Operators and response personnel interact with each other in a variety of situations. These may include operators notifying the response party of a situation requiring an intervention, or the response parties directing the operator to view a particular situation from their side.
In the past, I have emphasised the importance of the response function (see http://www.securitysa.com/7937a). However, what often does not get considered is that the control room operator often has a responsibility to monitor response scenes that goes beyond the initial detection and response relationship with response officers.
The control room operator has a responsibility to support the response personnel who arrive on site in a number of ways. This includes protection of the response party, whether through notifying them of possible physical threats, or reputational threats and allegations.
Where criminals are caught red handed, often the only way to get out of the situation is to accuse the response personnel of infringing their rights, or turning the focus on alleged violations by the response personnel. This tactic of deflecting the focus away from the crime onto the response personnel can be used surprisingly often. Where operators have the capacity to display a clear audit of response officer behaviour, it is an essential method of protection.
In other situations, response personnel may be focused on their engagement with a particular party, especially where someone is injured or there is a direct threat from an aggrieved party. Operators under these conditions may have to notify the response personnel of dangers beyond the current vison or focus so they can take appropriate action.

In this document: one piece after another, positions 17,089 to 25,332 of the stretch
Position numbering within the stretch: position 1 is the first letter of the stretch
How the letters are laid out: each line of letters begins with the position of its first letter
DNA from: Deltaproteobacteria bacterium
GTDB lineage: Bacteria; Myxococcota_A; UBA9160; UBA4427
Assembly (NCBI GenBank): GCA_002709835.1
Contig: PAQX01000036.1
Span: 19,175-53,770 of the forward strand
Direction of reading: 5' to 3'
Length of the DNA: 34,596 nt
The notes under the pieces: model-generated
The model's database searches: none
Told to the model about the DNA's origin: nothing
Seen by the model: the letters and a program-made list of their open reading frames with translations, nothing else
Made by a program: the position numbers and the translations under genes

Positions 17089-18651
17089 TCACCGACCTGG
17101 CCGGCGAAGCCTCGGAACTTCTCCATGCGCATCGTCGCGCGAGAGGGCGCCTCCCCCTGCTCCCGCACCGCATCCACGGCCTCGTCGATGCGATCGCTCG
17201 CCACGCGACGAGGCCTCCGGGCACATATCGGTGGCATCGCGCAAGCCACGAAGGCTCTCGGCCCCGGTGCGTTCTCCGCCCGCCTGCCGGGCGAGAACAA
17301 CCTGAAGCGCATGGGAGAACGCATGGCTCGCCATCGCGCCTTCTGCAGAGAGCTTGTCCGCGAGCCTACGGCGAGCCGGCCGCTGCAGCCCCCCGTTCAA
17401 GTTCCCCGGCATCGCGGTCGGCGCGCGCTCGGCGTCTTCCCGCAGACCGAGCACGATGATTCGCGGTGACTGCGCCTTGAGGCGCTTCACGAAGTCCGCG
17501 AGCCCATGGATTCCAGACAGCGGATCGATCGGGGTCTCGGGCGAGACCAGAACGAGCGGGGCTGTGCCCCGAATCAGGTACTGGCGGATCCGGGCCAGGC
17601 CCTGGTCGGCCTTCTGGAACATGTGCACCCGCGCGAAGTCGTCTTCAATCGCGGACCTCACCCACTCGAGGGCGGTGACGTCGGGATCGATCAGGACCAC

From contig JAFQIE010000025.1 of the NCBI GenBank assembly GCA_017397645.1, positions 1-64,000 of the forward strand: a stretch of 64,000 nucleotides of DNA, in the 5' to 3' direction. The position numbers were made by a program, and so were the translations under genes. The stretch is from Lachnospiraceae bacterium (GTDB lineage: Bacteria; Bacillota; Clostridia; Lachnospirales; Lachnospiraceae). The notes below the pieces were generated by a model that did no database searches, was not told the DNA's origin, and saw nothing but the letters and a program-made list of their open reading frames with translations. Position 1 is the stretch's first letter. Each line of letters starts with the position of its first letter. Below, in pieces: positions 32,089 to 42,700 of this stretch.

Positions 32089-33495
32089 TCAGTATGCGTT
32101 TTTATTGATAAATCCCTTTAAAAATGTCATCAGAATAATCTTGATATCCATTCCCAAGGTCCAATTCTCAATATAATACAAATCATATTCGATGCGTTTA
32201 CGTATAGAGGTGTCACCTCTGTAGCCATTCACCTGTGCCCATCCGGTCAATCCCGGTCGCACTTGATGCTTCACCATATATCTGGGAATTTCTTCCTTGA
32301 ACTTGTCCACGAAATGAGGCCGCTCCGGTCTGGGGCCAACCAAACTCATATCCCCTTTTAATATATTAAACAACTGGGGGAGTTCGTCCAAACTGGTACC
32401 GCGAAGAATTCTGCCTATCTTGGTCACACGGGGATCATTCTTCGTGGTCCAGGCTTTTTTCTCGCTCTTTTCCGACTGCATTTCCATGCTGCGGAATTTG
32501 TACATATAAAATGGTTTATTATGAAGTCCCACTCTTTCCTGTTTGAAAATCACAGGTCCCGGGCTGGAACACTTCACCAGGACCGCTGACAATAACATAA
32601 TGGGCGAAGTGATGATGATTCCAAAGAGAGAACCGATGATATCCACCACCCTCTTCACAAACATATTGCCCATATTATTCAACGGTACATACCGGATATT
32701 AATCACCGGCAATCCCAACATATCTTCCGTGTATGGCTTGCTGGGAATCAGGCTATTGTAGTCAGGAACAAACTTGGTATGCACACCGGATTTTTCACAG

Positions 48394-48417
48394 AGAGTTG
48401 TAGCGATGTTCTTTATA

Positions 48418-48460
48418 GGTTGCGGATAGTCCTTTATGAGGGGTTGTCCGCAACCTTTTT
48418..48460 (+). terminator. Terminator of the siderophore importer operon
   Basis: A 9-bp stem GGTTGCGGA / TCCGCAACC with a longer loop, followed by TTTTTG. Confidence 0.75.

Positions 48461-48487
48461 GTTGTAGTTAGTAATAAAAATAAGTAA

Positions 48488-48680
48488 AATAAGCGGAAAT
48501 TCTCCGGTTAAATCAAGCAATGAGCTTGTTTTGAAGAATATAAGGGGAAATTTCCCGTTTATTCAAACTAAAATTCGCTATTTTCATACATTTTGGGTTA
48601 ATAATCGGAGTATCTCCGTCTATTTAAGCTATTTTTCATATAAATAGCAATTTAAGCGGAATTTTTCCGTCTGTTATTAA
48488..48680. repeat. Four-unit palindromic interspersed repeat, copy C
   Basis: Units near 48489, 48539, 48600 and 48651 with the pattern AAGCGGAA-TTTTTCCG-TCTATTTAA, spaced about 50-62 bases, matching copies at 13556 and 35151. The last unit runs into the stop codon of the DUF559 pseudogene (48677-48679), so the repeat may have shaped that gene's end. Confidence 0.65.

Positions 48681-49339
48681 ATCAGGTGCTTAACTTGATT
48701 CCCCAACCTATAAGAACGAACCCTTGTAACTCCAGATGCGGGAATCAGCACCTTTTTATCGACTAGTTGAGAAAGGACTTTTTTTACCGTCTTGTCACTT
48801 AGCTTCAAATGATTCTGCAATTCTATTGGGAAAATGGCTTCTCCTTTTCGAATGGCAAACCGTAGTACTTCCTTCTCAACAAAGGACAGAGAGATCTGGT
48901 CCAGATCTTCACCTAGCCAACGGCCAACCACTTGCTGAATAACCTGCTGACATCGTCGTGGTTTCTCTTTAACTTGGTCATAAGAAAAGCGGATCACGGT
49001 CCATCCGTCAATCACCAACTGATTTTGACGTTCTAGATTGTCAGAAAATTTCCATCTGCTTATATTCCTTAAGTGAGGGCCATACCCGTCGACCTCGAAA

Besides protection of response personnel, extended operator viewing beyond the immediate response may include monitoring of subsequent perpetrator behaviour which may be used in court, possible involvement of accomplices, and the condition of victims who may have been affected. This is essentially additional evidence gathering which can be used to supplement the initial detection and have an impact on prosecution or sentencing.
Getting good identification of bystanders for possible later access for information would also be of benefit. Operators may also follow up on possible issues like searching for where things like stolen articles have been hidden, or weapons that may have been discarded. There may be further ongoing communication, arranging of help to the response personnel or affected people, and any arrangements to be proactive in anticipating problems and arranging early solutions to possible issues.
Besides assistance, operators also bear a responsibility for ensuring or auditing crime scene management. While this may cause them to come into conflict with the response personnel who are the first-line intervention, where operators see issues relating to the crime scene being affected, they should notify response personnel or, if necessary, liaise with control room management to mediate the possible damage to the crime scene integrity or evidence quality.
It also involves ensuring the all parties adhere to their obligations under these conditions. Taking a wide-angle view of the area to verify all people entering or leaving the scene may be important in being able to account for what happened subsequent to the event occurring.
The role of the operator definitely does not end with the arrival of a response officer to the scene of the event. There are various activities that can be done by the CCTV operator that assist and complement the response function. This includes support of various kinds, verification of various factors, auditing of processes, and gathering and logging additional information that could be used for further investigation or intelligence.
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